As the tide rises, it's Stanwyk's job to "get help" before he drwns. Even though she meets a group of Mexicans along the way, she gives up trying to communicate with them and drives off (!) She meets up with Meeker, an escaped convict who takes her hostage. 

 

There are MANY hilarious moments, one when Meeker looks into the glove box and finds a GUN! Sorry, no one in their right mind stores a handgun in the glove box...only a Hollywood writer would think that one up.

 

The scene that made us roll around in laughter was when the cops stopped Stanwyk's car "looking for the criminal". Meeker pretended to be asleep and the cops just let them go!

Really?

You don't think in "real life" the cops would wake him & take a look at his face?

 

It remains our favorite "comedy" and I made a magnet of this picture for the 'fridge that always makes me laugh:

 

jeopardy.jpg

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I know I heard Alfred Hitchcock refer to his movie "Psycho" as being a comedy. I guess some people didn't see it that way.

But Hitchcock is a great example of what the OP is looking for. There are some very funny "bits" in many of his films and he seems to have positioned certain actors specifically to be comic relief. I'm thinking especially of Jessie Royce Landis in "North by Northwest" and "To Catch a Thief" and Thelma Ritter in "Rear Window". And there was often some good comic byplay between the male and female leads, such as in "The 39 Steps" and "Satoteur". Rebecca's employer in the early part of that film is an appalling character, but definitely played for laughs, or at least chuckles of recognition. Tippi Hedren's character in "The Birds" goes out of her way to play a very elaborate joke, which isn't necessarily "funny" but it sets a very light initial tone, so that what comes later can have its full effect. Hitchcock was a master of many things, one of them being the use of intentional comedy to heighten the effect of drama. To answer the question of what was the funniest drama I've ever seen, it would probably be "North by Northwest", due to both Landis and Cary Grant, who does some great comic double-takes and a near constant stream of comic patter and wry commentary as he gets more and more involved in danger. How funny is the scene in the train station men's room, with Grant trying to "inconspicuously" shave with the tiny razor? Priceless.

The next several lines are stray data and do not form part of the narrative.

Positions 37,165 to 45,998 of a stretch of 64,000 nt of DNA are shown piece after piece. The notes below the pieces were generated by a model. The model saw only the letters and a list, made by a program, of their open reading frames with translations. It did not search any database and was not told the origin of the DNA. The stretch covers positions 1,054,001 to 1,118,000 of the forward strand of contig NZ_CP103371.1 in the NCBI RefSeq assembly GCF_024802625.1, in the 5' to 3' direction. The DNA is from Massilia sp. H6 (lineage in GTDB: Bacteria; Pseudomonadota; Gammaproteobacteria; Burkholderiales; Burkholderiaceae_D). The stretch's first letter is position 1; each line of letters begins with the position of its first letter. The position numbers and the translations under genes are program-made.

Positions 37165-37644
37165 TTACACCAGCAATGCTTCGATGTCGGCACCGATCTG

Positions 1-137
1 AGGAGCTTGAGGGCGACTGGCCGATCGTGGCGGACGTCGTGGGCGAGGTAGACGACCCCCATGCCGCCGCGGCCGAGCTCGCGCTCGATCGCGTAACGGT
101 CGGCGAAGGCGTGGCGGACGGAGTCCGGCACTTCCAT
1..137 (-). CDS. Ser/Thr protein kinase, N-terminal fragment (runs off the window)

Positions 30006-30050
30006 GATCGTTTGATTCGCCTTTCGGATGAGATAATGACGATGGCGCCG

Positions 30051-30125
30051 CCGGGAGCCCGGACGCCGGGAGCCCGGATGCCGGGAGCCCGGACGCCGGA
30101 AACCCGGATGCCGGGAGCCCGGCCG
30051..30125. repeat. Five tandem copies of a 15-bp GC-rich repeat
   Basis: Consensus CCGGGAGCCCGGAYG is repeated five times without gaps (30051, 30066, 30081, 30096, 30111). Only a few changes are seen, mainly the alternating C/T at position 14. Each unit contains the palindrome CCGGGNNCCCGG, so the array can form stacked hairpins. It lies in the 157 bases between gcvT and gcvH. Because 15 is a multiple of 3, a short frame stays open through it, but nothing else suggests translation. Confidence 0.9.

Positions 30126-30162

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Cary Grant after drinking bourbon in North by Northwest.

 

Charles Laughton as the lawyer in Witness for the Prosecution.

 

Peter Ustinov as the slave buyer in Spartacus.